Everyone has a hero, for different reasons:
Blog about someone in the fibre crafts who truly inspires you. There are not too many guidelines for this, it’s really about introducing your readers to someone who they might not know who is an inspiration to you. It might be a family member or friend, a specific designer or writer, indie dyer or another blogger. If you are writing about a knitting designer and you have knitted some of their designs, don’t forget to show them off. Remember to get permission from the owner if you wish to use another person’s pictures.
I chose Alice Starmore as my hero, even though there are many other wonderful designers who are heroes. Its an odd choice, considering her history in the knitting world. But it is precisely what happened that makes her a flawed hero. Because it shows that she is just as human as any of us.
As you can see, I have taken a photo of some of her books. These book highlights a wide range of her talents: Aran, gansey, and Fair Isle. It is Fair Isle where she truly shines. If you looked at my first KCBW post, you will see one of her designs.
Her sense of color is so unique – I have never come across any other FI designers who come close. I haven’t seen anything where she talks about where her sense of color comes from, except that she is very much influenced by her surroundings. But that doesn’t quite explain it. There are many Fair Isle traditional patterns to be found in the Shetland Islands, where she comes from, and none of these are as distinct.
My theory is that somehow, she has a neurological condition, or is one of those people with a genetic mutation that affects the eye.
There is a certain neurological condition, that is called synesthesia. Basically, the simulation of one sensory or cognitive pathway leads to an automatic, involuntary experiences in a second sensory or cognitive pathway. This may mean seeing musical notes as a range of colors, or perceiving certain words as tastes. Its a really interesting field for researchers, particularly because it tells us so much about how the brain works. There are many famous people who have this – Vladimir Nabokov, Wassily Kandinsky (see how vivid his paintings are?), and Rimsky-Korsakov. Why not a knitwear designer?
My alternate theory has to do with what Samurai Knitter talked about in her post about color vision. Apparently, some people are more sensitive to colors. As she explains, it may be due to evolution of genes that affect color reception, where people can have four color receptors, instead of 3, in the retina. That means millions more color in perception. All very interesting.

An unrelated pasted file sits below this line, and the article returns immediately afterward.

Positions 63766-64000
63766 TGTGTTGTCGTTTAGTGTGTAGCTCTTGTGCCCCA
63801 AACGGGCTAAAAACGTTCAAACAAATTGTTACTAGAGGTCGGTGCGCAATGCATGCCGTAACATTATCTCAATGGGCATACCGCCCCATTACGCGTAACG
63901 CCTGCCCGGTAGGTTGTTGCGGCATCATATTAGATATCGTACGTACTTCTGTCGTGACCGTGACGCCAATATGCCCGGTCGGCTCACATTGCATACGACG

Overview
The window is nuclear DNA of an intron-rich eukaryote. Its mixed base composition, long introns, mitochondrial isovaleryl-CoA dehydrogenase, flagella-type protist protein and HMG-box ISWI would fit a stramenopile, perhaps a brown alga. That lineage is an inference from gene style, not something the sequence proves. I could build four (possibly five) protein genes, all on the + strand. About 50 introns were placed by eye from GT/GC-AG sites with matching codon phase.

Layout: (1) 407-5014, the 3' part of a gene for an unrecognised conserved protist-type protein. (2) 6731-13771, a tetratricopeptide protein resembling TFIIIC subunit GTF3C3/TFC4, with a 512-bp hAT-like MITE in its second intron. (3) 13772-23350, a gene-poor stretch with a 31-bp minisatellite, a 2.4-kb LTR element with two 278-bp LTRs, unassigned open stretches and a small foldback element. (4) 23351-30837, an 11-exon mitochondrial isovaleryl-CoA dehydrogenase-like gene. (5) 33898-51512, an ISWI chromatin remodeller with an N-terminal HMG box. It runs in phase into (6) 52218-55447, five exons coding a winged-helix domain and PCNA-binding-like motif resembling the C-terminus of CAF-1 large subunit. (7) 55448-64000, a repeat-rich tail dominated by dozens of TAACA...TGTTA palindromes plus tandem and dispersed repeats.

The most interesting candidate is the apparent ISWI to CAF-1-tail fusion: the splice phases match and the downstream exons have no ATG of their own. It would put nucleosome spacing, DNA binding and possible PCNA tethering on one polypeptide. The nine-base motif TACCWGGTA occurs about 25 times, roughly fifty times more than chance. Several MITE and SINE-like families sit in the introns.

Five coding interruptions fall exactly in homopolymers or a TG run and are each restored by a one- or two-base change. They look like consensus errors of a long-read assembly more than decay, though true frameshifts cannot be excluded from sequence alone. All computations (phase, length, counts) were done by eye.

Sheilavig Vest, designed by Alice Starmore
Now, I have ambivalent feelings about her, and one cannot avoid talking about her past history. If you do a google, you can find out what happened during the late 90s-early 2000s, when she had a dispute with a certain company, withdrew the rights to her design and broke the contract. This resulted in a sudden decline of Fair Isle knitting, and left many yarn stores that had invested heavily in carrying that company’s line of Shetland yarns in the lurch because they could no longer sell Starmore patterns. This really threw me for a loop, and left me feeling exasperated over the whole thing.
The popularity of Fair Isle knitting has never really recovered since then. . It’s now incredibly difficult to find a wide range of Jamieson’s or Jamieson & Smith shetland yarn; one has to go through mail order. Only now is it beginning to come back, especially as FI designs are now showing up on the fashion catwalks, and people realize that in days of fiscal austerity, it can be satisfying to buy several balls of color and spend a good while of time knitting a nice vest or cardigan, using a size 3.00 or 3.25mm needle, that can be worn as a layer with different sets of clothes.
I do admire her decision to make a go in setting up her own company, even though I somewhat disagree with how she runs it (only being able to buy her kits? What about those of us who have a large shetland yarn stash?).
And . . . what’s up with her gauge??? I can usually match her Fair Isle gauge. But Gansey? Yes, that means dropping down 2 sizes. To a size #0, often. That means poking holes into my finger and a weirdly-bent needle. Ouch. Here’s a picture of the vest that I had knitted for mother. This took me about a year, during which it was often the only thing I worked on. It seemed to take for-ev-er to knit up. I had been planning to make this for myself as well, but after I finished this, no más!
And, Aran? Eeep. I’m planning to knit St. Brigid, and according to swatches that I’ve done so far, I might be having issues with coming close to her gauge.
All of which, goes to show that Alice Starmore is in her own class. You may interpret this however you wish.
To see what others have written by their hero, do a Google for the tag listed below!